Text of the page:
When Jesus had crossed again in the boat to the other side,
a large crowd gathered around him, and he stayed close to the sea.
One of the synagogue officials, named Jairus, came forward.
Seeing him he fell at his feet and pleaded earnestly with him, saying,
“My daughter is at the point of death.
Please, come lay your hands on her
that she may get well and live.”
He went off with him
and a large crowd followed him.
There was a woman afflicted with hemorrhages for twelve years.
She had suffered greatly at the hands of many doctors
and had spent all that she had.
Yet she was not helped but only grew worse.
She had heard about Jesus and came up behind him in the crowd
and touched his cloak.
She said, “If I but touch his clothes, I shall be cured.”
Immediately her flow of blood dried up.
She felt in her body that she was healed of her affliction.
Jesus, aware at once that power had gone out from him,
turned around in the crowd and asked, “Who has touched my clothes?”
But his disciples said to him,
“You see how the crowd is pressing upon you,
and yet you ask, Who touched me?”
And he looked around to see who had done it.
The woman, realizing what had happened to her,
approached in fear and trembling.
She fell down before Jesus and told him the whole truth.
He said to her, “Daughter, your faith has saved you.
Go in peace and be cured of your affliction.”
While he was still speaking,
people from the synagogue official’s house arrived and said,
“Your daughter has died; why trouble the teacher any longer?”
Disregarding the message that was reported,
Jesus said to the synagogue official,
“Do not be afraid; just have faith.”
He did not allow anyone to accompany him inside
except Peter, James, and John, the brother of James.
When they arrived at the house of the synagogue official,
he caught sight of a commotion,
people weeping and wailing loudly.
So he went in and said to them,
“Why this commotion and weeping?
The child is not dead but asleep.”
And they ridiculed him.
Then he put them all out.
He took along the child’s father and mother
and those who were with him
and entered the room where the child was.
He took the child by the hand and said to her, “Talitha koum,”
which means, “Little girl, I say to you, arise!”
The girl, a child of twelve, arose immediately and walked around.
At that they were utterly astounded.
He gave strict orders that no one should know this
and said that she should be given something to eat.
5:21–43 Two miracle stories connected chronologically and thematically. Both highlight Jesus’ power over physical sickness (5:29, 42) and his favorable response to faith (5:23, 34, 36; CCC 548, 2616). The accounts are also linked by the figure twelve years, which represents the duration of the woman’s illness (5:25) and the age of the young girl (5:42).
5:23 lay your hands on her: Often in the Gospels Jesus responds to the persistent pleas of parents whose children are suffering or in danger (7:25–30; 9:17–27; Mt 17:14–18; Jn 4:46–54). His mercy touches these distressed parents whenever they turn to him in faith. Jesus also displays a deep affection for children (10:13–16; Mt 18:5–6).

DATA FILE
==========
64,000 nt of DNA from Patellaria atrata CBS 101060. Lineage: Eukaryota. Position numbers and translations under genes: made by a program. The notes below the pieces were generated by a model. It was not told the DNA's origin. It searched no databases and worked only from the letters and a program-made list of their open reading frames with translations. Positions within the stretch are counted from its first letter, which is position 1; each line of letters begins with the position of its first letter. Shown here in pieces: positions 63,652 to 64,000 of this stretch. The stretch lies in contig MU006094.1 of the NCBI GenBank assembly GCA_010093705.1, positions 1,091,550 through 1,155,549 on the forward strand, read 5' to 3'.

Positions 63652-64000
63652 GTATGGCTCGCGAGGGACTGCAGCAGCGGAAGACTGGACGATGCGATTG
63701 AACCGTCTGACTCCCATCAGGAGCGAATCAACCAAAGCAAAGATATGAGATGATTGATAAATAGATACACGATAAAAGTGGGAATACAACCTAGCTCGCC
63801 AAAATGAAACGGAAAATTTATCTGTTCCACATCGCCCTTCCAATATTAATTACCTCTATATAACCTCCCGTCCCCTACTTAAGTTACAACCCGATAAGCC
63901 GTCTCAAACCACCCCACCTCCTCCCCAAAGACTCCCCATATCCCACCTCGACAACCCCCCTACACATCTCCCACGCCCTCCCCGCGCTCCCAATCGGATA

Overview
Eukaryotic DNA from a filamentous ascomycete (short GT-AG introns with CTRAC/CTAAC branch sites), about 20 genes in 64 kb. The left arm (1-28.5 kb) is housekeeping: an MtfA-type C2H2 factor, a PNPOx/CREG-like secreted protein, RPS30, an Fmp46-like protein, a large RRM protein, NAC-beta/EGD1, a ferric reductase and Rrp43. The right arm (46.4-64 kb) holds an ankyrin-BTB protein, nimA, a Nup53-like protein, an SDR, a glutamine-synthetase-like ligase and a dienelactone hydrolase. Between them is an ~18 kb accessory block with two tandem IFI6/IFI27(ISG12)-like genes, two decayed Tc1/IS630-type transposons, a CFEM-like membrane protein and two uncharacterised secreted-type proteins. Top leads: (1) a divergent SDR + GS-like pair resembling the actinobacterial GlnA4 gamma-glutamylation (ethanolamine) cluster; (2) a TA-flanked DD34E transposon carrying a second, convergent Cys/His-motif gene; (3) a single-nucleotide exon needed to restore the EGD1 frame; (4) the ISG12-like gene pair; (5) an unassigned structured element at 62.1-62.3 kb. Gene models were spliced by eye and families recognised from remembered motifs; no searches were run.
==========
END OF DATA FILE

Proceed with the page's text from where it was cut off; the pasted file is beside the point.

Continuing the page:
5:25 a flow of blood: A condition that makes the woman and everything she touches legally unclean (Lev 15:25–30).
5:37 Peter … James … John: Three of Jesus’ closest disciples, who were also present with him at the Transfiguration (9:2) and in the garden of Gethsemane (14:33). They are likewise the only apostles Jesus renamed: Simon became “Peter”, which means “rock”, while James and John were called “Boanerges”, which means “sons of thunder” (3:16–17).
5:39 not dead but sleeping: Biblical writers often speak of “sleep” as a euphemism for biological death (Mt 27:52; Jn 11:11; 1 Cor 15:6). Jesus uses this description to emphasize that the girl’s condition is only temporary and reversible.
5:41 Talitha cumi: One of several Aramaic expressions preserved in Mark (7:11, 34; 14:36; 15:22, 34). He regularly translates these expressions for his non-Jewish readers in Rome.
Friends, the centerpiece of today’s Gospel is Jesus healing the hemorrhaging woman. Having a flow of blood for twelve years meant that anyone with whom she came in contact would be considered unclean. She couldn’t, in any meaningful sense, participate in the ordinary life of her society.
The woman touches Jesus—and how radical and dangerous an act this was, since it should have rendered Jesus unclean. But so great is her faith, that her touch, instead, renders her clean. Jesus effectively restores her to full participation in her community.
But what is perhaps most important is this: Jesus implicitly puts an end to the ritual code of the book of Leviticus. What he implies is that the identity of the new Israel, the Church, would not be through ritual behaviors but through imitation of him. Notice, please, how central this is in the New Testament. We hear elsewhere in the Gospels that Jesus declares all foods clean, and throughout the letters of Paul we hear a steady polemic against the Law. All of this is meant to show that Jesus is at the center of the new community.
– Bishop Robert Barron
May the virtues of faith, hope, and love go with you today – DV.
 Curtis Mitch, “Introduction to the Gospels,” in The Ignatius Catholic Study Bible: The New Testament (San Francisco: Ignatius Press, 2010), 74.